Monday, October 3, 2011

Talking with Ari Goldberg (CAS '04): CEO of StyleCaster

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Ari Goldberg is an entrepreneur known for his accomplishments in marketing, branding, business development and new product development. His portfolio includes high-profile brands like Nike, Coca-Cola, Wrigley’s and Microsoft, and he has served as VP of Strategy and Business Development for LeBron James and LRMR Marketing and as Director of Business Development for Steve Stoute at Translation Consultation and Brand Imaging.

Goldberg launched StyleCaster (www.stylecaster.com) in 2007, which was later recognized by AOL as, “one of the Five best start-ups of 2009,” and by Advertising Age as, “the Amazon of fashion sites.” StyleCaster aims to, “bring Style to the people” by providing a centralized platform where styles can be shared, discussed and even purchased.

In the Q and A below, Goldberg discusses his experiences at NYU and how they have influenced his professional success and the founding of StyleCaster!

CAS Alumni: What did you major in at NYU?

Ari Goldberg: I have undergraduate degrees in both economics and political science, my master’s degree in sports business from NYU.

CAS: What are some of your best memories from your college years? Favorite hangout spots around campus?



A: My favorite memories are of lunch, dinner and late-night meals at the Corner Bistro, with my best friend who became my first business partner. What I loved about NYU was that you were more of a New Yorker than a regular college kid. We didn't go to New York University, we went to the University of New York, that's what makes NYU so special. I was able to start my first company that focused on strategic marketing and events, The Insight Agency, at the age of 19. A lot of my favorite memories are nights out at NYC hotspots with friends, celebrities in the types of environments you can only find in New York.

CAS: For those who don’t know, can you talk a bit about StyleCaster, and how the idea came about?

A: StyleCaster originated over dinner and drinks with a good friend prior to an event we were hosting with my first company. Since day one, our mission has been to bring “Style to the People.” During that initial conversation, we started talking about a tool that would answer two basic questions: What’s the weather like, and what do I wear? That initial thinking led us to the concept of Content, Community and Commerce in the style space, 4 years later here we are.

CAS: Have you always been interested in fashion?

A: My earliest memories of my grandmother are sitting in the shoe department at Saks and being brought milk and cookies. Maybe it’s genetic. Though I’ve never been a ‘fashionista,’ I’ve come to have great respect for the industry. The minute you realize that for a fashionista, it’s art, not work, is when you can truly understand this space. Also, as a marketer, the dynamic between the consumer and brand in the style space is unparalleled.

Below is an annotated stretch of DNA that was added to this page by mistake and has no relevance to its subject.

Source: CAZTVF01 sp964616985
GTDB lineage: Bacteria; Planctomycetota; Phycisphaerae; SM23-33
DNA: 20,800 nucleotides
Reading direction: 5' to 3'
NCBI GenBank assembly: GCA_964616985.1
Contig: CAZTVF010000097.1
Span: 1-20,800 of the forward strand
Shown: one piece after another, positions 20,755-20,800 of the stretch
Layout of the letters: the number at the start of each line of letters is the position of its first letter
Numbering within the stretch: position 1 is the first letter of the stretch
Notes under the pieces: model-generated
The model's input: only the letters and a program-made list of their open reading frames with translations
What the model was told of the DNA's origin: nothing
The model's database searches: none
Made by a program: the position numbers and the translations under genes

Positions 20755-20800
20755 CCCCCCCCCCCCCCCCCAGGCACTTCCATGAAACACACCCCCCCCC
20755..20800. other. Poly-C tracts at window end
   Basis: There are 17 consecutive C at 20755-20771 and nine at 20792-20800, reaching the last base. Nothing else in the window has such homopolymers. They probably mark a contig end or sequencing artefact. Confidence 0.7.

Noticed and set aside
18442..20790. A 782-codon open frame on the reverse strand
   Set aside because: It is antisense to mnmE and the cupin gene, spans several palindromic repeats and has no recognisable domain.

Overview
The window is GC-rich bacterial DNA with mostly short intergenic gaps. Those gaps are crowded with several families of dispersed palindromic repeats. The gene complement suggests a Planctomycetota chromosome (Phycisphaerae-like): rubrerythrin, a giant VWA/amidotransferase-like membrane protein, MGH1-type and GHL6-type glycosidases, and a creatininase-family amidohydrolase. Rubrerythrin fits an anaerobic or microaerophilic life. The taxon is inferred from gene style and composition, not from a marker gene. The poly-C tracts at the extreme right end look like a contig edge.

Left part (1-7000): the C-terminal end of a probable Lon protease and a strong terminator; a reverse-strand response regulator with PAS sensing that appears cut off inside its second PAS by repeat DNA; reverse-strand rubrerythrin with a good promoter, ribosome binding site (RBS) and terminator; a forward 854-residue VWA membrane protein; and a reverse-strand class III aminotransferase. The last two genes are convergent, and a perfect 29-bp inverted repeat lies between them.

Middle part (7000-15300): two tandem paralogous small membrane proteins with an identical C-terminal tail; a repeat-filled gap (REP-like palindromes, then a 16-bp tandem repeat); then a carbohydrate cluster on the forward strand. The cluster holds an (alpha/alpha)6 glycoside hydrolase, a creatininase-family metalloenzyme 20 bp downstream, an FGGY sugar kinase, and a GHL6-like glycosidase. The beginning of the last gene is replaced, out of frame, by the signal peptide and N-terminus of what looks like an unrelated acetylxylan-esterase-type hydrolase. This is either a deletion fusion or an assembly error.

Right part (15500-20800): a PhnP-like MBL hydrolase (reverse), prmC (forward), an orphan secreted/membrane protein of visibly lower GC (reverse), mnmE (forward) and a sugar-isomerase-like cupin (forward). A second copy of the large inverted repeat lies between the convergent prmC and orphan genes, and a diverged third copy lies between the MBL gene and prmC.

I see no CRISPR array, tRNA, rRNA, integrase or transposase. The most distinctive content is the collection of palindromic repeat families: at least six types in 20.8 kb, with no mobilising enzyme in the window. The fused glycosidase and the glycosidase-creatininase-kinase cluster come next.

CAS: Do you have a favorite designer?

A: Porter Grey. Also an NYU alum and my inspiration for starting StyleCaster.
As for me personally, I’m a simple guy from Cleveland Ohio. I shop at J. Crew, Uniqlo, Surface to Air, and Topshop.

CAS: Can you explain what a tear sheet is?

A: Didn't I just say I’m not a fashionista? I’m not sure I’m the right one to ask about this, but a tear sheet is an image designers and stylists literally tear out and reference as inspiration. I even use tear sheets in my own closet at home. I have a good friend and business partner who taught me the art of the tear sheet. He’s one of the more logical people I know. He said just find pictures of looks you like, tear them out, and match the look for the day.

CAS: Thoughts about the Nike MAGS? Will you be getting a pair?

A: When I was in Kindergarten I skipped a week of school to watch Back To The Future on VHS. My parents still have it. I think Back To The Future, hands down, is the greatest movie of all time. I have a few calls into Nike to try and get a pair.

CAS: While we’re on the subject, if you could travel back to a certain time period, which period (based on fashion of the times) would you want to visit?

A: I like periods like the Edwardian or Inter-War eras when men dressed in tailored, three-piece suits. Annabelle Tolman once told me that men's fashion is all about details, so a good outfit for a man always has details, intricacies and thought to them. I think these periods were a time when men focused on those details.

CAS: NYC Fashion Week recently ended, what were some of the highlights for you?

A: I love seeing the young designers who I’ve known since their inception showing at such a high-level, its awe-inspiring.
StyleCaster’s parties are also up there. At our Unofficial Official NYFW Party, we were able to bring the worlds of technology and fashion together, packing a room with New York’s top entrepreneurs. When Dennis Crowley (CAS '04) tweets about how packed the party is you know something is working.

CAS: For readers who are thinking to themselves, "I'd like to become fashionable" What would your advice be? Is there something one can do to take the first step to becoming a fashionable person?

A: Don’t become “fashionable.” Work on your style instead. Anyone with enough money can become fashionable by walking into Barney’s and buying everything on the mannequin. Real style is if you go to a vintage store first, pick up a piece or two there, grab a t-shirt from American Apparel and then go to Barney’s and put it all together, that’s style.



To find out more about StyleCaster, visit www.stylecaster.com.

1 comment:

  1. Excellently amazing and exciting too. Can you please mention me the source of your reference... I am happy that at least somebody gave this subject an attention.

    ReplyDelete